To those old enough, do you still remember the time when music on CDs tends to sound better when they are recorded onto blank cassette tapes?
By: Ringo Bones
Let’s face it early 1980s era CD players may have been built like a tank – like that of cassette tape decks of the period. But when compared to contemporary universal disc players that can play CDs DVDs or any 5-inch diameter disc, the sound quality of early 1980s era CD players leaves much to be desired. Even though in the 1990s we finally have names on the “audio gremlins” that plague the Redbook Spec 16-Bit, 44.1-KHz digital audio – data induced jitter for example – why is it that early 1980s era CDs sound quality improves once it is transferred to cassette tapes, 8-Track, Elcaset or any other analog magnetic recording media?
Even during the Golden Age of Stereo, audio engineers and audiophiles already know that high-order very steep cutoff low pass and high pass filters are deleterious to perceived sound quality. The reason why CDs – and even low data rate MP3 audio files – tend to sound better when recorded on analog magnetic media like cassettes, Elcaset, 8-Track, etc, is that analog magnetic tapes doesn’t require a high order low pass filter as an “anti-aliasing filter” to remove signals that doesn’t fit in to the Nyquist Criterion of Redbook Spec CDs. Any signals too high in frequency to be recorded in analog magnetic recording media just rolls off gently at a rate of 6 dB per octave.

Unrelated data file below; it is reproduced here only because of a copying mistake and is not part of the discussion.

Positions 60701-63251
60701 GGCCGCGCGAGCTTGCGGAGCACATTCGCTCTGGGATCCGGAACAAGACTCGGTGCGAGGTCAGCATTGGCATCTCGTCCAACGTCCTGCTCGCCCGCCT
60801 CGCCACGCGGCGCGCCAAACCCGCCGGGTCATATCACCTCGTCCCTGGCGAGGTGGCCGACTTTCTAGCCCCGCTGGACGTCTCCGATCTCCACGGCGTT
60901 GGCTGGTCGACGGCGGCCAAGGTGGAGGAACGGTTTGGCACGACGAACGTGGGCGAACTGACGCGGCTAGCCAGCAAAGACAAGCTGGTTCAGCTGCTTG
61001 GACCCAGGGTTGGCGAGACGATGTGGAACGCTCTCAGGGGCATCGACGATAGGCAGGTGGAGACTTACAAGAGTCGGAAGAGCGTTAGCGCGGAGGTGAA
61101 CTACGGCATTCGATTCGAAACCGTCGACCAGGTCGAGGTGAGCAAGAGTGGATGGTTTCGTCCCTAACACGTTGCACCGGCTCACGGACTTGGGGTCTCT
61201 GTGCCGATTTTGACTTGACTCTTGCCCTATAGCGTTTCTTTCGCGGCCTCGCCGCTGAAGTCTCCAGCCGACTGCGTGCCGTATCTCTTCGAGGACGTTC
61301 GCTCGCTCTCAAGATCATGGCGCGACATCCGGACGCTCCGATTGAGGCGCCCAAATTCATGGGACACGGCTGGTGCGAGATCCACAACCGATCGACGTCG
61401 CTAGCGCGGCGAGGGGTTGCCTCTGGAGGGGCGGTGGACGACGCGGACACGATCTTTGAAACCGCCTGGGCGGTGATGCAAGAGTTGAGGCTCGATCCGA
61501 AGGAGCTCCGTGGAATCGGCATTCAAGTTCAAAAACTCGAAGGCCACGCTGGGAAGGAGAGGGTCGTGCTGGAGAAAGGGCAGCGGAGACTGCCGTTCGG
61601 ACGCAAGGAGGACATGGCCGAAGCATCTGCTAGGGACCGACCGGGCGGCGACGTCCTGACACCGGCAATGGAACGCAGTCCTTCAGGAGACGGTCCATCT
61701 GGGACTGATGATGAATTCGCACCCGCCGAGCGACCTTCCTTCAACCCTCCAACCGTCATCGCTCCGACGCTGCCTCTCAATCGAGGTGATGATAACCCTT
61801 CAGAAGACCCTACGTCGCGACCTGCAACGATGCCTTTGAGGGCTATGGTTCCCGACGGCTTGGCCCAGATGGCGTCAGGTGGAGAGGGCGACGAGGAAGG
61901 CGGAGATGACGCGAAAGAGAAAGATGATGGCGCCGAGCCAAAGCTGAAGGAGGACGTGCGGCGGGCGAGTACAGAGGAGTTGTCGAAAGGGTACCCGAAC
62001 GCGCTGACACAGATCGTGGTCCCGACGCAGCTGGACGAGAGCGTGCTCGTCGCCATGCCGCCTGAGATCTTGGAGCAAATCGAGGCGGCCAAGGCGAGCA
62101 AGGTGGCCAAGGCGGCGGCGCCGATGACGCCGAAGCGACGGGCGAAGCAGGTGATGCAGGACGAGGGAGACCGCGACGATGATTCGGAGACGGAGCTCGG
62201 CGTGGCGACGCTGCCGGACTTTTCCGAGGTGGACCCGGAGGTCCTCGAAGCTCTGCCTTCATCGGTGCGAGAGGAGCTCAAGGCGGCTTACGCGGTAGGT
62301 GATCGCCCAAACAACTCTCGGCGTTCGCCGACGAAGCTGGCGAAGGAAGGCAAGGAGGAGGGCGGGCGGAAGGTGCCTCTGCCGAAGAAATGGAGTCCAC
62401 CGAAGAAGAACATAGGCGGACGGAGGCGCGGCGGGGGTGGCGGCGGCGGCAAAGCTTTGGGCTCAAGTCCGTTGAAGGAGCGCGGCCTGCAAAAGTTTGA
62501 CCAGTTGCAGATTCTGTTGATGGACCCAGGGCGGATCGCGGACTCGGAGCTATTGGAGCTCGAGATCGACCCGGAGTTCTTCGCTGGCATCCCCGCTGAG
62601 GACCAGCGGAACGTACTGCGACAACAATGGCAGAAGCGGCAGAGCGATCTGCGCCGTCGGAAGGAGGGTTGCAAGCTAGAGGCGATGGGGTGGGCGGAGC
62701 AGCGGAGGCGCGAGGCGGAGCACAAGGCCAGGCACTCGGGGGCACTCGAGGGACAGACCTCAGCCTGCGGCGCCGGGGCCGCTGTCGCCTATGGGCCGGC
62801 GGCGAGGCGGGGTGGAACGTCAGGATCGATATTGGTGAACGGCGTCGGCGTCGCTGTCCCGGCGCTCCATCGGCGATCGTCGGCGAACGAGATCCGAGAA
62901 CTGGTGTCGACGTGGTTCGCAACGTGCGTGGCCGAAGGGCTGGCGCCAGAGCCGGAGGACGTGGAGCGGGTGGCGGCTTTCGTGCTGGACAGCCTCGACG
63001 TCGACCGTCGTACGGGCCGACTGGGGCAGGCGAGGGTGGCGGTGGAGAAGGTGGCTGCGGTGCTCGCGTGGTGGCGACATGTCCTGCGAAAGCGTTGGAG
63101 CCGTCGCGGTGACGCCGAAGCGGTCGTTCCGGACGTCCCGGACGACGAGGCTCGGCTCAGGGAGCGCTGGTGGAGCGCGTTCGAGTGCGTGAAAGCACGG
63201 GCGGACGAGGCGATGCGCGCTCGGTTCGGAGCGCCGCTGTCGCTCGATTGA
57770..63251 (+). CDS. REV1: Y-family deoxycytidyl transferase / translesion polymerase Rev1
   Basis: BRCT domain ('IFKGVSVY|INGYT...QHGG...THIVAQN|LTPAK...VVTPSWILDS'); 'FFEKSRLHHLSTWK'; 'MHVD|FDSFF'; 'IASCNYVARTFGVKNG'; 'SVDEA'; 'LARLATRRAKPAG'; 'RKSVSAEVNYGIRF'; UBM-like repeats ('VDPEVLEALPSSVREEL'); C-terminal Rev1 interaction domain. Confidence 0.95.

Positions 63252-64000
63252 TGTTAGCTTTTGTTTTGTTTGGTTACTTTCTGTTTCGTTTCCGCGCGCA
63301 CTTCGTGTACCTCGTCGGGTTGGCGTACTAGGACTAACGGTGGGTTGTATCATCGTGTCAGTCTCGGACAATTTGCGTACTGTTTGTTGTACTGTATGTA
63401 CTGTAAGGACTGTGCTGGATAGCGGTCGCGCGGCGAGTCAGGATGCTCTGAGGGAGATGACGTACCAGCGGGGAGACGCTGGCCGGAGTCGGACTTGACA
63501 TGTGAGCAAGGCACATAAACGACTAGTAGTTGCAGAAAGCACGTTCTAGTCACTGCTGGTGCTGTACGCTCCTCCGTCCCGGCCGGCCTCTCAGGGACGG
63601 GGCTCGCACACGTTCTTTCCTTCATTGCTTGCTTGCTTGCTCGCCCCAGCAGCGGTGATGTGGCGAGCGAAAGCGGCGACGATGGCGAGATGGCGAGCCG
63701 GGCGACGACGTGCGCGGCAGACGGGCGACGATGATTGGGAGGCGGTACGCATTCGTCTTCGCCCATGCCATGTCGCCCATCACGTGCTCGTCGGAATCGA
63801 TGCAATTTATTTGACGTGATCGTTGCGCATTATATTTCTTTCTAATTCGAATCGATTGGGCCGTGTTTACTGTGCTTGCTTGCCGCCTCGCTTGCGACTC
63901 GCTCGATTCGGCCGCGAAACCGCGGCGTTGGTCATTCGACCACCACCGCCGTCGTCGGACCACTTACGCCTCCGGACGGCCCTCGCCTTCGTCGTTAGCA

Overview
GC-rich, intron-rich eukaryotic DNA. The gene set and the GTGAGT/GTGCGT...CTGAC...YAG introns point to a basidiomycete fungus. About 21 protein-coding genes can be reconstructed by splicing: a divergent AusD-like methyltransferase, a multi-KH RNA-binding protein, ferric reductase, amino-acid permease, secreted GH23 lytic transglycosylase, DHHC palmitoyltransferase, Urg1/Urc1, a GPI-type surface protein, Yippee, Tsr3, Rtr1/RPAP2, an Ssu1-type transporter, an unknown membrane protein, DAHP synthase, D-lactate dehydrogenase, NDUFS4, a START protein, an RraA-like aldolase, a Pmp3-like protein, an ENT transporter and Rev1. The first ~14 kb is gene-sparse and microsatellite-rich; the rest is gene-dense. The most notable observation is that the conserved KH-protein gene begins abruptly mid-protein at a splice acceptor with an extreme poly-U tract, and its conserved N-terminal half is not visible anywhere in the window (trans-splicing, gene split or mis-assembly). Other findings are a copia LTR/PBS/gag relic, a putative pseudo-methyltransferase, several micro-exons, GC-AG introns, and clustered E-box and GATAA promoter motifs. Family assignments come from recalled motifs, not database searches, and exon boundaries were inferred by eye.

Why early CD players tend to sound worse than their more contemporary counterparts is because anti-aliasing filters with very good subjective sound quality were very difficult to design back in 1982. It was Philips of Eindhoven, Netherlands that were the first to come up with an oversampling digital filter – which is all about digital signal processing algorithms – that resulted in a better sound quality than competing anti-aliasing filters of the time, but digital signal processing was still at its infancy in comparison to what we can do during the 1990s never mind today. While Sony in Japan struggled on with impractical ninth-order analog brickwall filters, Philips had no choice as they were unable to make reliable 16-bit converters at the time of the CD’s 1982 CES debut.
By using oversampling and noise-shaping way back in 1983, Philips could make their proprietary 14-bit converter for 16-bit 44.1-KHz Redbook spec CD work with 16-bit resolution. Even though both Philips and Sony’s CD players costs around 750 US dollars once they became available back in 1983, a similarly priced machine in the mid 1990s can easily show it a clean pair of heels sound quality wise. Today’s similarly priced machines are even better. Would the hi-fi cassette tape decks role during the early days of CD is a “widely available digital-to-analog-converter to make early CD sound better”?